The European Commission this week published its guidelines for educators on promoting digital skills and tackling misinformation used in primary and secondary schools across the EU.
The guidelines provide teachers with context, best practices and resources to teach young people how to think critically, evaluate and recognize misinformation. These were developed by a group of experts from science and education, civil society and the media convened by the Commission last year.
“Eight out of ten Europeans believe that the existence of fake news is a problem in their country and for democracy in general. Yet only 53% of 15-year-olds in the EU said they had been told how to tell if information was subjective or biasedsaid Culture, Education and Youth Commissioner Mariya Gabriel when presenting the guidelines on Tuesday (October 11).
“We know this is not a new phenomenon. This is a complex, divisive, and even pernicious problem, and to be honest, it’s not going away anytime soon.“, she added.”It is therefore evident that education and training need to be strengthened and teachers equipped with the necessary skills and competences to teach digital literacy and inform about disinformation.»
Launched as part of a broader strategy to improve digital education and step up efforts to fight disinformation, the guidelines are part of the European Executive’s Digital Education Action Plan, adopted in 2020.
Almost a year after its launch, the Expert Group on Disinformation and Digital Literacy has released its toolkit, covering three key areas: assessing and empowering digital literacy and tackling disinformation.
Providing advice and definitions for educators, as well as concrete plans for teaching, the guidelines cover areas such as distinguishing between fact and opinion, understanding context, as well as economic components, emotional misinformation, and fact-checking approaches.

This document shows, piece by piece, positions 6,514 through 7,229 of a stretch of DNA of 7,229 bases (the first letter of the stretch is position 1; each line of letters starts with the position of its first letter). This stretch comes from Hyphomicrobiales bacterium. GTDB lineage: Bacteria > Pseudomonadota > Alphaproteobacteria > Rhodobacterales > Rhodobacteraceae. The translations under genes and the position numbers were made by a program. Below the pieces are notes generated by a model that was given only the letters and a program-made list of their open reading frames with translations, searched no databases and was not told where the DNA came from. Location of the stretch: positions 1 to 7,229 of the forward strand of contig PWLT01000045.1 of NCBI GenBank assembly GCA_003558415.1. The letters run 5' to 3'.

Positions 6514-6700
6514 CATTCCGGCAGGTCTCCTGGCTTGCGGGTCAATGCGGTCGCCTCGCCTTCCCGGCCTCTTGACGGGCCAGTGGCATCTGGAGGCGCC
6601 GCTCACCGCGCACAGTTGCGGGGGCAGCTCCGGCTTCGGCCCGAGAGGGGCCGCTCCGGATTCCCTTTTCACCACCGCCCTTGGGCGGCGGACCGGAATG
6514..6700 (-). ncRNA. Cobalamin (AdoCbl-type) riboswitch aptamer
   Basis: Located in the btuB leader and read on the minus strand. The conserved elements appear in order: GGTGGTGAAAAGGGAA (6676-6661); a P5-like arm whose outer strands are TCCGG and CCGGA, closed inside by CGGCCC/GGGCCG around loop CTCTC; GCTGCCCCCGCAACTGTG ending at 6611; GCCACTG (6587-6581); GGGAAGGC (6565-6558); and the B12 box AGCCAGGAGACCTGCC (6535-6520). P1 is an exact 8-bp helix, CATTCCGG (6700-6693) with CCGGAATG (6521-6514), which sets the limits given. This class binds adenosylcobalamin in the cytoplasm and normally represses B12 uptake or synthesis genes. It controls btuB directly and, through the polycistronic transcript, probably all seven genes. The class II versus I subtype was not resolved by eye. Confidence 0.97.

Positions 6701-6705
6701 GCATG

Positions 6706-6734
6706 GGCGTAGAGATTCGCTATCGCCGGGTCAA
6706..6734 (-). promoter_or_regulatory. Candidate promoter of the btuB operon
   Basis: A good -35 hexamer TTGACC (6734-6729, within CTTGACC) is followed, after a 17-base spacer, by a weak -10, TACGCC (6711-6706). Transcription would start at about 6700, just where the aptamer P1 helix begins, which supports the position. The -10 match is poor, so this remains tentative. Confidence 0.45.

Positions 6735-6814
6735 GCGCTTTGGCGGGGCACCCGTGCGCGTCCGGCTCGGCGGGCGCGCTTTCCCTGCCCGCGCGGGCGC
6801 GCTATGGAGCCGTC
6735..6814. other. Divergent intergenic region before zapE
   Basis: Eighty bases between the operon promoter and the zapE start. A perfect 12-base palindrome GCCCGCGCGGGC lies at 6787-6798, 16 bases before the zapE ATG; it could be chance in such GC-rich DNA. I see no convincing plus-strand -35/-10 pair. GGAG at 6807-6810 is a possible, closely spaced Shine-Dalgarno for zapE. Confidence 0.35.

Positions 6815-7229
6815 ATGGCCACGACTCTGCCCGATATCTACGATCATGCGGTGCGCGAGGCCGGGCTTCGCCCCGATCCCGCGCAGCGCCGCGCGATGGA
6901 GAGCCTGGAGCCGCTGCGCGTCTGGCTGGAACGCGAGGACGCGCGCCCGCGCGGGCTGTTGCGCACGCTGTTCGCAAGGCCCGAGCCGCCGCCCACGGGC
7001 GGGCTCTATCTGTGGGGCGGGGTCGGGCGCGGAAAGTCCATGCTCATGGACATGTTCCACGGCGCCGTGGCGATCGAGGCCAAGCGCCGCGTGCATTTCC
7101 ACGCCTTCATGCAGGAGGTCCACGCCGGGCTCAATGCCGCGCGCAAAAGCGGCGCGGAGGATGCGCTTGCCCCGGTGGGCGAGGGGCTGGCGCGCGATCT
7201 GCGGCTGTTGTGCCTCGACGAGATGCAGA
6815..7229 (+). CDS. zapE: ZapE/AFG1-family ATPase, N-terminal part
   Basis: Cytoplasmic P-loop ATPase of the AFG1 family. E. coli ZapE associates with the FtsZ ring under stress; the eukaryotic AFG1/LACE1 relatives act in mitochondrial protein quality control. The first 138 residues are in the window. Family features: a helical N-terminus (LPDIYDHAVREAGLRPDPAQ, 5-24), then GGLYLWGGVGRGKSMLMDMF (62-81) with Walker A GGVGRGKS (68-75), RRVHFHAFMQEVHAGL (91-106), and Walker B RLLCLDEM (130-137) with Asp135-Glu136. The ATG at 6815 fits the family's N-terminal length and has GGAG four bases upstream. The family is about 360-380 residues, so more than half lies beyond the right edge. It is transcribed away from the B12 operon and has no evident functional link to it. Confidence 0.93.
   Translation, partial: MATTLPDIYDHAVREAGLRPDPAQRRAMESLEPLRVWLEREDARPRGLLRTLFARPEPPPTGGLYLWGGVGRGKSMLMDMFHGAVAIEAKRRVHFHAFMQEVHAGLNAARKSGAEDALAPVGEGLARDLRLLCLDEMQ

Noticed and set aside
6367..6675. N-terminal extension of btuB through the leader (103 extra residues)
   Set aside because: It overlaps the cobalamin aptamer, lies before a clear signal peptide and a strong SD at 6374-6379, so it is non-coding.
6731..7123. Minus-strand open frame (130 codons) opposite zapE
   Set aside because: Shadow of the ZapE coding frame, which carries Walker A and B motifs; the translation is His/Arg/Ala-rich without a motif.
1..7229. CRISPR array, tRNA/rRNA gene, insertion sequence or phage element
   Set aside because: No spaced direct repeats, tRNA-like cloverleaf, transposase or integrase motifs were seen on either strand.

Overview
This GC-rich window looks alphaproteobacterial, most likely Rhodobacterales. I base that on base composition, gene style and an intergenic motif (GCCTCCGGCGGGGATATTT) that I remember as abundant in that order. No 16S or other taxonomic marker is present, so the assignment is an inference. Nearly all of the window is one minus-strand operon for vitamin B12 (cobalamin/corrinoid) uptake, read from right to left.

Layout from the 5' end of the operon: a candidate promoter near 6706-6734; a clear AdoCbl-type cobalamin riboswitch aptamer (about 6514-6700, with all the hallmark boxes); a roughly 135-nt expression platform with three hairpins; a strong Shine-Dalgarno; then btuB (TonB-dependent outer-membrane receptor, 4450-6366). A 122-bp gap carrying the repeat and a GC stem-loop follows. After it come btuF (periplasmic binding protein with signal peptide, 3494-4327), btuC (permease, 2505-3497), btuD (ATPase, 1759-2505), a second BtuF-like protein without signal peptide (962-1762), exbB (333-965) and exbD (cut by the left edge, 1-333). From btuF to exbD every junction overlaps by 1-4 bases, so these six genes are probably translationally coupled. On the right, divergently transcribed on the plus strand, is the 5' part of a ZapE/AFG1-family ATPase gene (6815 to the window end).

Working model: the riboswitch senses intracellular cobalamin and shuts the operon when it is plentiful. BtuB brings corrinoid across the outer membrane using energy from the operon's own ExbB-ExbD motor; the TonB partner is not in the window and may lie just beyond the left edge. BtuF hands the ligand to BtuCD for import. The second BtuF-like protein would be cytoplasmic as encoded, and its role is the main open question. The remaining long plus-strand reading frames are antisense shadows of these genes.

The toolkit is also accompanied by a report that looks more fully at the role of education in tackling disinformation and possible policy responses at European and national levels.
Ms Gabriel announced on Tuesday that this training focus will also be integrated into the Erasmus+ 2023 programme, with projects examining teaching methods and study programs aimed at the same purpose.
Digital Education Action Plan
The toolkit is part of the Commission’s Digital Education Action Plan, which expires in 2027. This plan sets a vision for quality and inclusive education and helps member states ensure their school systems are digital-ready.
Digital skills as a whole have also received increasing attention from the Commission, as they are at the heart of the EU executive’s Digital Decade targets, which aim to ensure that 80% of the EU population have basic digital skills by 2030.
This is to prevent the digital divide from widening in disadvantaged areas where the education system is less well equipped to meet the challenges posed by new technologies.
The guidelines are also part of Brussels’ broader strategy to tackle disinformation.
Earlier this year, the Commission published its updated code of practice on disinformation, a set of voluntary actions to tackle the problem that organizations can sign up to show their commitment.
This tool, which aims to become a co-regulatory tool for major online platforms under the recently passed Digital Services Act (DSA), covers areas such as advertising, content manipulation, transparency and fact-checking.
The list of signatories, which mainly included large platforms in the first version, was expanded during the update process to include actors such as couriers, advertisers, research institutes and civil society organizations.